- ^ Popery Calmly Considered (1779) in The works of the Rev. John Wesley, vol. XV, p. 180, London (1812), digitized by Google Books
- Articles on Sola scriptura from a Reformed perspective
- Scripture & Traditionfrom a Catholic perspective
- Proving Inspiration refers to “sola scriptura”
- Scripture and Tradition and “What’s Your Authority?” argues against “sola scriptura”
- The Shape of Sola Scriptura (2001) by Keith Mathison (himself a Calvinistic evangelical)
- A written debate on Sola scriptura between Douglas Jones and Gerald Matatics from Antithesis Magazine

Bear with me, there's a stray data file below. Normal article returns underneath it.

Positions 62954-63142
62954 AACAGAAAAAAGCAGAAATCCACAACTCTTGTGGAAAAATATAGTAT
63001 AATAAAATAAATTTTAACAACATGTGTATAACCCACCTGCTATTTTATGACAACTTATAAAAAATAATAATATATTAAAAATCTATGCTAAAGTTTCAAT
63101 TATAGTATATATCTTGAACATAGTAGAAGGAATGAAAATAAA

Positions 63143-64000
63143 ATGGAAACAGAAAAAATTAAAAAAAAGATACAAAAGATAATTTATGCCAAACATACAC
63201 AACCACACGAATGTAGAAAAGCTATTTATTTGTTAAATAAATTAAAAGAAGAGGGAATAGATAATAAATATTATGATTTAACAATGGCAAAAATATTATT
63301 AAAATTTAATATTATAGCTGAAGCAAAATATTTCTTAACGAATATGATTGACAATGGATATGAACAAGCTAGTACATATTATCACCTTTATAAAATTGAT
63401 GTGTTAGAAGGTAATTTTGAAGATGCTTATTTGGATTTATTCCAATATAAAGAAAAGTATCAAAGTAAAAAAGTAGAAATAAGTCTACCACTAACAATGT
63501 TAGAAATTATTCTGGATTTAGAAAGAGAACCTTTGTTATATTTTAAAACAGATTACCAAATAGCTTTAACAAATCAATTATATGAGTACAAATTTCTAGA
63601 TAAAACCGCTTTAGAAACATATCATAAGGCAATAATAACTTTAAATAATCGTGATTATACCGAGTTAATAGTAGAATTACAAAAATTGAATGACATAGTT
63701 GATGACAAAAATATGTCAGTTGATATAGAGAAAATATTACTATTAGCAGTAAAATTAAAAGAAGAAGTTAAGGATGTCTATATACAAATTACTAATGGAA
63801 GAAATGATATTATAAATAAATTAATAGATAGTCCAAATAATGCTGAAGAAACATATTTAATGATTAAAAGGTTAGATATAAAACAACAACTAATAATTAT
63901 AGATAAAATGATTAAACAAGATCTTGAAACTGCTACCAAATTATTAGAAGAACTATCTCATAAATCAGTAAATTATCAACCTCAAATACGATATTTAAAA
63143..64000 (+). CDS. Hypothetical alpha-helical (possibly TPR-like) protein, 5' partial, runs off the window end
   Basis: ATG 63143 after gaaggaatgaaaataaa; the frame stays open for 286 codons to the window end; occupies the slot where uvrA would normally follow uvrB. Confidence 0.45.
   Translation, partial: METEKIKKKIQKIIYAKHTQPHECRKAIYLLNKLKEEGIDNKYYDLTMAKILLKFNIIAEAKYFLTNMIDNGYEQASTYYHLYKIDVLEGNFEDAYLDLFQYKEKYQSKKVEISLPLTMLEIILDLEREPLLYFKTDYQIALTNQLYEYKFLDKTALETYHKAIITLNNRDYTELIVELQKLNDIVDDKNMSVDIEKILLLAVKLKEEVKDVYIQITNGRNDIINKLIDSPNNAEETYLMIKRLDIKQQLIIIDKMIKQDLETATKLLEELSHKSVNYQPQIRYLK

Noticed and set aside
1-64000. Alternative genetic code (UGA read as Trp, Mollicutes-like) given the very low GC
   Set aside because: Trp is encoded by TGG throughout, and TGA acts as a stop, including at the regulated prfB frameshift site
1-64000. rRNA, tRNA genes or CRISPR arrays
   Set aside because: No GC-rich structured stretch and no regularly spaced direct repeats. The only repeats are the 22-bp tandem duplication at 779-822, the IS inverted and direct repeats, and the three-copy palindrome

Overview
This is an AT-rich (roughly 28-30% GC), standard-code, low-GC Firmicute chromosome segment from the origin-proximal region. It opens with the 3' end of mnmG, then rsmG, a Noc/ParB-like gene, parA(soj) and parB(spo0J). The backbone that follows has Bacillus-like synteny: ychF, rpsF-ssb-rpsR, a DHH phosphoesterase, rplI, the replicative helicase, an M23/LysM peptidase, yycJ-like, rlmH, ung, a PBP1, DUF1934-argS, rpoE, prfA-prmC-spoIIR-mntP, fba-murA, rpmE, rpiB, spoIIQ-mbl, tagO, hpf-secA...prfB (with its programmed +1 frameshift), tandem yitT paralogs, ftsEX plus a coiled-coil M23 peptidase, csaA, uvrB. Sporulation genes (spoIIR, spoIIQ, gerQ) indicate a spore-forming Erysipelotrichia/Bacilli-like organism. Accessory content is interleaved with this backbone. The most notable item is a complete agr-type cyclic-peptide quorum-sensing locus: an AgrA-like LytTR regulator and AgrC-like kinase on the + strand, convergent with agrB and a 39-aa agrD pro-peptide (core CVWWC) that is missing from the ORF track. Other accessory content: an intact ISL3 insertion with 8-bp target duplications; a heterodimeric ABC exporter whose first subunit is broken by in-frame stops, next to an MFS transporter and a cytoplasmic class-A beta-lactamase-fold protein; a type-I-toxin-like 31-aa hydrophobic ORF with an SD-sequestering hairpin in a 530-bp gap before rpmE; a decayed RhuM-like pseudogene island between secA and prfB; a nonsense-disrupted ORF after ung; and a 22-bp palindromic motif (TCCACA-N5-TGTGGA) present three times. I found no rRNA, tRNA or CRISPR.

- A formal written debate on Sola scriptura between Julie Staples and Apolonio Latar
- A Catholic assessment of Sola scriptura
- An Orthodox Christian assessment of Sola scriptura
- Orthodox Christian Responses to Protestant Apologists on Sola Scriptura
- “Paradosis: The Handing On of Divine Revelation” from a Catholic perspective
- “A Disputation on Holy Scripture” by Puritan William Whitaker (1588)
- Citations from the Early Church Fathers on “Sola Scriptura”
- Sola Scriptura – The Sufficient and Final Authority of the Scriptures, from an Anabaptist Brethren perspective